Not every story needs to be told. Not every story needs to be expanded upon. In this age of sequels and extrapolating the most from intellectual properties, it appears the new Disney+ series, ‘The Book of Boba Fett’, is a huge misfire (if the first episode is any indication). ‘The Mandalorian’ successfully brought even the most casual fan of Star Wars into its narrative. There was something for everyone. Watching the first episode of ‘The Book of Boba Fett’ had all the entertainment value of listening to Ben Stein narrate a chapter in the Star Wars Encyclopedia. If someone is a hardcore fan of this universe, there’s nothing this show could do that would cause them to walk away. Is that who the show is targeting? I’d think they want a broader audience. Could it get better? Well, it can’t get much worse than the first episode!
Director Robert Rodriguez is tasked with bridging the gap between the plausible and improbable. Everyone saw Boba Fett (Temura Morrison) die at the end of ‘Return of the Jedi.’ How does a bounty hunter defy the odds and escape a Sarlacc Pit? Well, by apparently using a flame thrower and digging your way out (duh). Through various flashbacks, we see that Jawas have scavenged his Mandalorian bounty hunter gear, and he’s been captured by Tusken Raiders. We know he’s managed to overcome these odds as he’s now sitting on Jabba The Hutt’s throne with Fennec Shand (Ming-Na Wen) as his second in command. From Bounty Hunter to Crime Boss of a place Obi-Wan once referred to as a place full of scum and villainy. Jon Favreau and Dave Filoni appear to be giving the world an inside look at the galactic underworld. Were fans really clamoring for a series like this?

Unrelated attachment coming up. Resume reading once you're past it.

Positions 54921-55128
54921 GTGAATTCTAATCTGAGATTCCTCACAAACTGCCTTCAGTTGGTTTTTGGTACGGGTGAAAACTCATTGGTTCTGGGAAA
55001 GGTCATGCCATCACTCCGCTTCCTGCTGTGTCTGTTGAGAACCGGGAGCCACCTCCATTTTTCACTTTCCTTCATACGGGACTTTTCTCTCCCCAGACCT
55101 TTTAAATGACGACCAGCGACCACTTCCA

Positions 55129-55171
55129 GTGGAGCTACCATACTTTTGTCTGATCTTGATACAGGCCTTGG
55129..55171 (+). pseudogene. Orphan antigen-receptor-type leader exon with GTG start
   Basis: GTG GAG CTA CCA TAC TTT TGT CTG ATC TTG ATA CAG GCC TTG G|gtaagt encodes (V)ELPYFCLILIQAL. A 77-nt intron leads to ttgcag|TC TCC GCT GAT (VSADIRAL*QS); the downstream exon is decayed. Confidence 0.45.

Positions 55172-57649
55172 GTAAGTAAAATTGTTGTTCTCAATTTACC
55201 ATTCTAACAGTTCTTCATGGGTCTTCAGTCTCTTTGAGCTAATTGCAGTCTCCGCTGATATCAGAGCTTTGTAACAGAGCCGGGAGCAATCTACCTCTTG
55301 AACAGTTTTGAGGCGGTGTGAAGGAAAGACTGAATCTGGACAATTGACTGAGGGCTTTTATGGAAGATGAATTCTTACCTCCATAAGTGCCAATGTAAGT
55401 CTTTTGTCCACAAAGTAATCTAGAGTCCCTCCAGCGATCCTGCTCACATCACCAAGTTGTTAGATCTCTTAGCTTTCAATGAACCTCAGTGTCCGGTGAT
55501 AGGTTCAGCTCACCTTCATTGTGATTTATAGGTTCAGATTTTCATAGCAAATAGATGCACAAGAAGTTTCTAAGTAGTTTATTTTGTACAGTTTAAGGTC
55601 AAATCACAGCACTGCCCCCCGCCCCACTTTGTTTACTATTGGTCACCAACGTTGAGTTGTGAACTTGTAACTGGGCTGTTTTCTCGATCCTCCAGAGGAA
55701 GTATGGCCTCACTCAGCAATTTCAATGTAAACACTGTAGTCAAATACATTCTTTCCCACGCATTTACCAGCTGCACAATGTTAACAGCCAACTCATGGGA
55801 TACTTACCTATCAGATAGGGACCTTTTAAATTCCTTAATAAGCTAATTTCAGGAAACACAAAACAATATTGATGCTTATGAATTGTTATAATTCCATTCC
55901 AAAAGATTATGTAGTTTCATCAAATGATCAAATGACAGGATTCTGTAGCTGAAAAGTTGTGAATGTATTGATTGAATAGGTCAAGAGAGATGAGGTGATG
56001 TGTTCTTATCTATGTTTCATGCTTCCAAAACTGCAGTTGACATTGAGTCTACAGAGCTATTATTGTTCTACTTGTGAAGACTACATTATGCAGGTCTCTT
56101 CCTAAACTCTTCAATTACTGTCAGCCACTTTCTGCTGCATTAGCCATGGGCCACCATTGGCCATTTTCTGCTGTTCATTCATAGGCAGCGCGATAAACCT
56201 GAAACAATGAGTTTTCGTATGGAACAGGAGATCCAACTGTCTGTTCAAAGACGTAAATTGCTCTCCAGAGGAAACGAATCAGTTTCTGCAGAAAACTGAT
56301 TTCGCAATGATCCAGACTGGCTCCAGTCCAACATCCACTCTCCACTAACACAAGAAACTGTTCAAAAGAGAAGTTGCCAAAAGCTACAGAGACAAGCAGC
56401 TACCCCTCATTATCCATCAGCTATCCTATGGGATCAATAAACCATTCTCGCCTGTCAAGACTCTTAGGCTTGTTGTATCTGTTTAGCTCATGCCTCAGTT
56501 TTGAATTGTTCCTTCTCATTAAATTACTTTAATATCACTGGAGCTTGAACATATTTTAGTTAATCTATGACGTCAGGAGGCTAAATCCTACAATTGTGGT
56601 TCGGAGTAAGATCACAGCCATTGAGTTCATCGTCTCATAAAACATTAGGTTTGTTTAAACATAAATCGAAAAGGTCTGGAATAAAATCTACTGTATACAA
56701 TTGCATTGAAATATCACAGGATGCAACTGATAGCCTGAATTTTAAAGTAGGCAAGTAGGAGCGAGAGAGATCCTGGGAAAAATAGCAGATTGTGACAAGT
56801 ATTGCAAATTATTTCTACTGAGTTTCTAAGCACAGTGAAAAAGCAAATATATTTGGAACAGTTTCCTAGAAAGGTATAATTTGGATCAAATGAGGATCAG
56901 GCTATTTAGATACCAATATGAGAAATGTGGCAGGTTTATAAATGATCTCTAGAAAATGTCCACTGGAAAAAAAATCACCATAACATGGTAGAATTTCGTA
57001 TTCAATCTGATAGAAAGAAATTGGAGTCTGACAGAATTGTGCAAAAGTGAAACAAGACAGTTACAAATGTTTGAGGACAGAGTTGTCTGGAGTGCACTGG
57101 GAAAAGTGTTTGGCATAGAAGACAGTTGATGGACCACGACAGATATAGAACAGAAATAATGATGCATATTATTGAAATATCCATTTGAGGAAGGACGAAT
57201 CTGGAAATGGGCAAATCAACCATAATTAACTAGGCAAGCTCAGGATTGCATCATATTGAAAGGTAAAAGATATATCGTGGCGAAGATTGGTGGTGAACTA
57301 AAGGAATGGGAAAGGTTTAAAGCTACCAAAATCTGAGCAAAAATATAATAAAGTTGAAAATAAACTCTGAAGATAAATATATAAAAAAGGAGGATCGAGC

Perhaps, but Filoni and Favreau provide us with no hook into this new saga. Are we supposed to show up each week to see who challenges for Boba’s throne next? Based on what we have seen so far, Morrison and Wen do their best with the material presented. The score and production design stood out most in the first episode. Ludwig Göransson’s score is a delicate balance between the western tone of this series and the galaxy far… far away that this story takes place in. The production design in the first episode captures the vibe of the west while honoring the Star Wars universe as well. There’s even a scene towards the end of episode one where Boba Fett and Fennec Shand face off against many assassins in Mos Eisley’s town square, which gave off some serious Sergio Leone vibes.
The only question left unanswered after the first episode is the intentions of Madam Garsa Fwip (Jennifer Beals), who we are introduced to when Fennec and Boba go into the cantina. She appears to accept that Boba is the new crime lord (as evident by her tribute to him), but it seems suspicious that they are attacked shortly after they leave that establishment. Could Fwip have her eyes on Jabba’s throne? Based on Filoni and Faverau’s previous work, the answer may not be that simple. What does need to occur as the series moves forward are more sequences like the one which occurred in the town’s square. That sequence pumped energy into what had been a lifeless first episode.
While this first episode was a disappointment, don’t judge the series based on one episode. Filoni and Favreau have earned the benefit of the doubt. I’d expect things to improve as ‘The Book of Boba Fett’ progresses. If it doesn’t we could be having a different discussion in the weeks ahead.